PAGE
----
Charles Mingus - Pithecanthropus Erectus (Mono)
Charles Mingus - Pithecanthropus Erectus (Mono)
Charles Mingus - Pithecanthropus Erectus (Mono)
Charles Mingus - Pithecanthropus Erectus (Mono)

Charles Mingus - Pithecanthropus Erectus (Mono)

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WE USUALLY SHIP VINYL WITHIN 3 TO 5 WORKING DAYS
But due to high demand we sometines need more time

Charles Mingus - bass [click here to see more vinyl featuring Charles Mingus]

Jackie McLean (as) [click here to see more vinyl featuring Jackie McLean]

J.R. Monterose (ts)

Mal Waldron (p) [click here to see more vinyl featuring Mal Waldron]

Willie Jones (dr)

Written by Charles Mingus (A1, B1, B2), George & Ira Gershwin (A2) 

 

1 LP, standard sleeve

Original analog Master tape : YES

Heavy Press : 180g

Record color : black

Speed : 33 RPM

Size : 12'’

Mono

Studio

Record Press : Pallas

Label : Speakers Corner

Original Label :  Atlantic

Recording: January 1956 at Audio-Video Studios, New York City by Tom Dowd & Hal Lustig in mono

Production: Nesuhi Ertegun

Originally released in 1956

Reissued in 2018

 

Tracks :

Side A :

  1. Pithecanthropus Erectus
  2. A Foggy Day

Side B :

  1. Profile of Jackie
  2. Love Chant

 

Reviews :

« Pithecanthropus Erectus was Charles Mingus' breakthrough as a leader, the album where he established himself as a composer of boundless imagination and a fresh new voice that, despite his ambitiously modern concepts, was firmly grounded in jazz tradition. Mingus truly discovered himself after mastering the vocabularies of bop and swing, and with Pithecanthropus Erectus he began seeking new ways to increase the evocative power of the art form and challenge his musicians (who here include altoist Jackie McLean and pianist Mal Waldron) to work outside of convention. The title cut is one of his greatest masterpieces: a four-movement tone poem depicting man's evolution from pride and accomplishment to hubris and slavery and finally to ultimate destruction. The piece is held together by a haunting, repeated theme and broken up by frenetic, sound-effect-filled interludes that grow darker as man's spirit sinks lower. It can be a little hard to follow the story line, but the whole thing seethes with a brooding intensity that comes from the soloist's extraordinary focus on the mood, rather than simply flashing their chops. Mingus' playful side surfaces on "A Foggy Day (In San Francisco)," which crams numerous sound effects (all from actual instruments) into a highly visual portrait, complete with honking cars, ringing trolleys, sirens, police whistles, change clinking on the sidewalk, and more. This was the first album where Mingus tailored his arrangements to the personalities of his musicians, teaching the pieces by ear instead of writing everything out. Perhaps that's why Pithecanthropus Erectus resembles paintings in sound -- full of sumptuous tone colors learned through Duke Ellington, but also rich in sonic details that only could have come from an adventurous modernist. And Mingus plays with the sort of raw passion that comes with the first flush of mastery. Still one of his greatest. » AllMusic Review by Steve Huey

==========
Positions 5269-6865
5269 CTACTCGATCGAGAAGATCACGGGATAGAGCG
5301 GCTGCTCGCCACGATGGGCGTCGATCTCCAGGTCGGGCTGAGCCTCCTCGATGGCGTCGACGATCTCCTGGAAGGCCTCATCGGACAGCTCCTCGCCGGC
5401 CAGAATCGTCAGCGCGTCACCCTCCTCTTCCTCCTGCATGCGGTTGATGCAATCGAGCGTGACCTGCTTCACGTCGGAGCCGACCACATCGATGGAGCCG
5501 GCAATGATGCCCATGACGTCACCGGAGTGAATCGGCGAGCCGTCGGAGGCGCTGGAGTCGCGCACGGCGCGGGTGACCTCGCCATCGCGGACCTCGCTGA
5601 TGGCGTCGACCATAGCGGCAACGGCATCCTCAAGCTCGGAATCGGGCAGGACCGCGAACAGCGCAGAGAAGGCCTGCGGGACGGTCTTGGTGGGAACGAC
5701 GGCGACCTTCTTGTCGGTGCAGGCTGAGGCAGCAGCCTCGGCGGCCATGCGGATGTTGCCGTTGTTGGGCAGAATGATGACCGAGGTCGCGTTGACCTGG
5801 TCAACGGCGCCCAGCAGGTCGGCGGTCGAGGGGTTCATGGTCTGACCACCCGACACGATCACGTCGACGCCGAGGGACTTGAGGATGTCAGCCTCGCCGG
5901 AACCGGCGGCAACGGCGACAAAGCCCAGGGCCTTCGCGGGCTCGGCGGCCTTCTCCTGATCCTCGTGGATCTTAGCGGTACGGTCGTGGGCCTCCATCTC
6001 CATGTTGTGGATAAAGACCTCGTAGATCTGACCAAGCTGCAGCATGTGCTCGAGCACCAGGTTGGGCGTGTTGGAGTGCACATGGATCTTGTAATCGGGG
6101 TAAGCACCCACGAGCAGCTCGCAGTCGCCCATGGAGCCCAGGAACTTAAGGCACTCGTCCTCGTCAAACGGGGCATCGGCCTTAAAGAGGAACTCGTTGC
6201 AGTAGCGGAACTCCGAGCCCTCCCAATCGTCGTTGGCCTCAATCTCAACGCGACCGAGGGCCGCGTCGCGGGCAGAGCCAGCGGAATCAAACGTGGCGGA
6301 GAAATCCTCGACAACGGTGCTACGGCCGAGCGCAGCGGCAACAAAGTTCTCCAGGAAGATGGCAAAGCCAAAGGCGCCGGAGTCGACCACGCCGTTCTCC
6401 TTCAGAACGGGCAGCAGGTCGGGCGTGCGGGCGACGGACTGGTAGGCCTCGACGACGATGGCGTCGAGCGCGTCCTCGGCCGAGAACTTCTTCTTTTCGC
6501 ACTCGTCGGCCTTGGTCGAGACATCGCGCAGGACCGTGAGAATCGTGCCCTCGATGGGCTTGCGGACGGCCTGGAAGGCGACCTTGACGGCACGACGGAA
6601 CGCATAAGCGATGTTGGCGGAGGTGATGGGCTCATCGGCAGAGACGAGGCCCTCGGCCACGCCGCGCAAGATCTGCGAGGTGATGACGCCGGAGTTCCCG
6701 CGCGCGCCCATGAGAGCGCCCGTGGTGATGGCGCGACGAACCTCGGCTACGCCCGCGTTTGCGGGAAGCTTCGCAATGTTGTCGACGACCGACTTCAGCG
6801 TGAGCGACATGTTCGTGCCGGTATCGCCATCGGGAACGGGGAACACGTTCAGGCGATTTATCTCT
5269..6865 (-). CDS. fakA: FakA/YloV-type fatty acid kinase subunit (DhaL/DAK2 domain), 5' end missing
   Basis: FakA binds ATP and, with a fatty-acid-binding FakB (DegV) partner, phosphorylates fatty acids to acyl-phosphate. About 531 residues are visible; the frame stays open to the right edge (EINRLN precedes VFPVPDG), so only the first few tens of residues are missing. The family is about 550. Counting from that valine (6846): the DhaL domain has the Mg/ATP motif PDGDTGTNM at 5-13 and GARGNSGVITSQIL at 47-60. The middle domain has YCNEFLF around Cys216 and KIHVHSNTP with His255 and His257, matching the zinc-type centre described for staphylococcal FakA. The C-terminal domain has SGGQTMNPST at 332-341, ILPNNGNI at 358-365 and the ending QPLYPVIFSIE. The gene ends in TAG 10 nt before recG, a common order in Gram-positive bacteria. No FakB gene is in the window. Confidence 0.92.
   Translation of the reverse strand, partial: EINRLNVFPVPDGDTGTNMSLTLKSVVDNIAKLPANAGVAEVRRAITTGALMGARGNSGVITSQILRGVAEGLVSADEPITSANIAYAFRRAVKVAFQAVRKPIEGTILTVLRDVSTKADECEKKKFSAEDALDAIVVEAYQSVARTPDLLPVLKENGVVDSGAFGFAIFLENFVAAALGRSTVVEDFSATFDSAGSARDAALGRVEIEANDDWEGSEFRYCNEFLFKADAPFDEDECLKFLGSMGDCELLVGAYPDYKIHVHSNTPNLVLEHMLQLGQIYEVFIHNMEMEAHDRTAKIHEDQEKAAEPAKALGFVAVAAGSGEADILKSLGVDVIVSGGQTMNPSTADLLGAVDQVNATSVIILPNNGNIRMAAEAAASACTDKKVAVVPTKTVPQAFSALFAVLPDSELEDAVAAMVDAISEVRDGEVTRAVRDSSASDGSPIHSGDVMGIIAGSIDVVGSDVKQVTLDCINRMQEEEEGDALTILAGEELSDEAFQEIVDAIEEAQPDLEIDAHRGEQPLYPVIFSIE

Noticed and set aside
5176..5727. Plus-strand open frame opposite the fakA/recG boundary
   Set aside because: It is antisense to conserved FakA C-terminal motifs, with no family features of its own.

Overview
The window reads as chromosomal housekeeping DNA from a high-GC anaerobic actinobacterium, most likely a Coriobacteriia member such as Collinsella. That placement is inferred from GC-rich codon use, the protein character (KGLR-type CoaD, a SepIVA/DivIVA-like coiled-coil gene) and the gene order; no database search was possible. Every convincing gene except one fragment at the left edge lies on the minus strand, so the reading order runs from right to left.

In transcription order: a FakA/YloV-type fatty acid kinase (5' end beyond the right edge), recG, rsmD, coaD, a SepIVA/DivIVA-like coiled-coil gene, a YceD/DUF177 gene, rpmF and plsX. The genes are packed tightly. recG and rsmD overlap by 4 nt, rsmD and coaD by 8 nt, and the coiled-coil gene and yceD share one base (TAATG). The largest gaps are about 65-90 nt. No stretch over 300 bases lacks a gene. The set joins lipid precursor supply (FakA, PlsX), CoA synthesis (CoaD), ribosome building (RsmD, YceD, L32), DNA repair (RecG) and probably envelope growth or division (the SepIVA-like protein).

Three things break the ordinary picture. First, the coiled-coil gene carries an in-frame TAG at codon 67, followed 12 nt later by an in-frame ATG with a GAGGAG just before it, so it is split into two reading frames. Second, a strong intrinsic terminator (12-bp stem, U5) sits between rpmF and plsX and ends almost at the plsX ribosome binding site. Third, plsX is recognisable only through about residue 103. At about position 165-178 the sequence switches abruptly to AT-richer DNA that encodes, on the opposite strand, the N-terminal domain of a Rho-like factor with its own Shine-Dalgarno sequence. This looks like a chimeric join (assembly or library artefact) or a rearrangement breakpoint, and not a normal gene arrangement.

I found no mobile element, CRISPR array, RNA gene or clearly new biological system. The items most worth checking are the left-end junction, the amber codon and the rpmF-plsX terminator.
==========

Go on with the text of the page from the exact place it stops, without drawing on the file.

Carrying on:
It was a fairly ordinary quintet that entered the Audio-Video Studios in New York City on 30 January 1956: one tenor saxophone, one alto saxophone, a pianist, a drummer and ... you guessed: an extraordinary man on the double bass! Not just an instrumentalist, but also an imaginative composer, wayfarer between all kinds of jazz, arranger and enfant terrible.

The Suite "Pithecanthropus Erectus" is – among other things – programme music. Having learned to walk upright, having achieved alleged superiority over animals, and having caused devastation, the destruction of mankind’s natural resources follows. The composer Mingus gives his fellow mankind/musicians the widest possible freedom, which all exploit to the full both in interplay and in the solos. Bedded down in noise and sound collages, the piece is the result of an experimental workshop. The Gershwin classic "A Foggy Day" takes on the role of intermediary between the jazz styles of the 1930s and free jazz. And in "Profile Of Jackie" and "Love Chant" the arranger calls for his soloists to go to the very limits of their artistic improvisation.

Charles Mingus was certainly not an easy person to deal with for his family, friends and fellow musicians. But that fades into the background when it comes to such outstanding music. Luckily, we outsiders can once again enjoy the music of this genius 60 years after the studio recording, in its original format.

 

Ratings :

AllMusic : 5 / 5 ,  Discogs :  4,50 / 5  ,  Rate Your Music  3,92 / 5

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